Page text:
Wednesday, 29 November 2017

 

Vanilla by Billy Merrell

I love the variety of YA novels that are currently released, especially by publishers such as Scholastic. Whether I'm in the mood for sci-fi or a comedy, they'll likely have something to suit my every mood. The last Scholastic book I read was fairy tale fantasy A Shiver of Snow and Sky, and while this may sound a million miles away from the contemporary Vanilla, which explores gender identity and sexuality, both were very excellent in their own right.

Hunter and Vanilla are inseparable BFFs, and sometimes a little more than that. They've been together for as long as anyone can remember and their friends and family assume that they're together romantically as well. But Hunter wants to move on from hugging and kissing to something more, and Vanilla isn't ready – and he's not sure he'll ever be with Hunter.

Their relationship is closely observed by Clown, a boy in their school who is the life of the party and has an entire gang of gay friends flocking around him at all times. He's the sun they all orbit around and yet while Clown seems confident and outgoing, wearing his full face of make-up as a proud mask of who he believes he truly is, there is more to him than is painted on the surface.

Hunter, Vanilla and Clown are all trying to find themselves underneath layers of teenage angst, changing feelings and prejudice. Tackling 21st century social issues head on, this book explores their different journeys in an honest and beautiful away.

Vanilla initially caught my interest because it's written in verse, something you don't come across often within young adult fiction (though I wish it was more commonly used as it works so well for this audience, I feel). I am a big admirer of what Sarah Crossan has done with One and Moonrise, which are both told in verse, and I was curious to see how this way of storytelling would work with another author's voice at heart.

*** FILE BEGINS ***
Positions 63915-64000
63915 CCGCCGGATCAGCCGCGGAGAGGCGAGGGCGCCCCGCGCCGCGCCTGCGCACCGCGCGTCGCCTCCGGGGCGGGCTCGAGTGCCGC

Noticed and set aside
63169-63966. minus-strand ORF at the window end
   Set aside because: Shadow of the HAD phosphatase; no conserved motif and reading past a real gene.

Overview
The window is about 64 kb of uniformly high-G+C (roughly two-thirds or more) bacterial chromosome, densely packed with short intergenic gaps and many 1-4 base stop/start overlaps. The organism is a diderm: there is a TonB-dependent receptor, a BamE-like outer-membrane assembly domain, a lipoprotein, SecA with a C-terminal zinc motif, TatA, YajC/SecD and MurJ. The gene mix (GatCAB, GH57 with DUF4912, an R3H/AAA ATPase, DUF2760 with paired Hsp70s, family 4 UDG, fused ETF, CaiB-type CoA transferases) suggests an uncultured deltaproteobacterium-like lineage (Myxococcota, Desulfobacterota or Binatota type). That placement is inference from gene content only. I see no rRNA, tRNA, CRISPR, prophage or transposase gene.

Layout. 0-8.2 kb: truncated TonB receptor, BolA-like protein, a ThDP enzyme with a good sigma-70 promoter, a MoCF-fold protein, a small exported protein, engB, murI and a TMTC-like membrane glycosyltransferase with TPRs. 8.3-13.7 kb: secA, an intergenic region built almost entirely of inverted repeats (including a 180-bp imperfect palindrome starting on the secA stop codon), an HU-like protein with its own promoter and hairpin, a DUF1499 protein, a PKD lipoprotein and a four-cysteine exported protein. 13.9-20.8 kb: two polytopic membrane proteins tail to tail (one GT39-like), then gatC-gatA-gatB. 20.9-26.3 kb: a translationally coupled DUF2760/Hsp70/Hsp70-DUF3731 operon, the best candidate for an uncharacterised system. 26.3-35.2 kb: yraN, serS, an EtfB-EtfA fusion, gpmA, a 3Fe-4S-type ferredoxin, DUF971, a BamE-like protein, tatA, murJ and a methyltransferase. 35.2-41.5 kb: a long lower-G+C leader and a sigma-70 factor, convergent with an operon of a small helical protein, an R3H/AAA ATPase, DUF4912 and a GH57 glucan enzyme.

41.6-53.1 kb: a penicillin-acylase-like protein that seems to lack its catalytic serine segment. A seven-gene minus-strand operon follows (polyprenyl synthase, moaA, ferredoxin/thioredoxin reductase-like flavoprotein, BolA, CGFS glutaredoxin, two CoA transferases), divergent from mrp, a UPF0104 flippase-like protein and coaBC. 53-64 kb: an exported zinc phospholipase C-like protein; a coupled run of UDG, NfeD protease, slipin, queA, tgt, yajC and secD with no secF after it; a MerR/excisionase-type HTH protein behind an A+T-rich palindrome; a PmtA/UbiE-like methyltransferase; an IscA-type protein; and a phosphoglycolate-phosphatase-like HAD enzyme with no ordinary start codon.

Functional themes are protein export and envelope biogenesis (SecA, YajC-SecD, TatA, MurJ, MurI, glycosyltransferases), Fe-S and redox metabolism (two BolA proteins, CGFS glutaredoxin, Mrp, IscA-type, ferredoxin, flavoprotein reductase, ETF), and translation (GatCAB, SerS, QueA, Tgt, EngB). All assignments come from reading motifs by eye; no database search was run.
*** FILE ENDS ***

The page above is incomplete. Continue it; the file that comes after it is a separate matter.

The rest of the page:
And I can say that it was incredible.

Though using less words than an average novel, I find this approach conveys so much more meaning and emotion, and it really allows the reader to understand the characters on a much deeper level. Each word, each sentence and each placement has been carefully chosen to add depth to the story. Not only does it work exceptionally well, it makes for a constantly surprising reading experience too (which doesn't happen often when you read as many books in a year as I do).

And the contents of Vanilla was a beautiful one too, not only for the way it was written but even more so for the story it conveyed. It was an eye-opening and thought-provoking exploration of gender identity and sexuality; not just focusing on one or two options, but instead delving into the myriad of different directions the characters go in on their journeys to self-discovery.

Diversity in all its shapes and forms might be hot theme in young adult fiction right now but don't let that make you think this is a book just jumping on that bandwagon. Vanilla was honest, raw and evocative – and a worthy addition to any YA reader's collection.


Vanilla is published by Scholastic and you can get your copy now from Foyles or your own preferred retailer.


🎵 Listening to: The Greatest Showman – The Greatest Show on Earth
🔹 Mood: Busy



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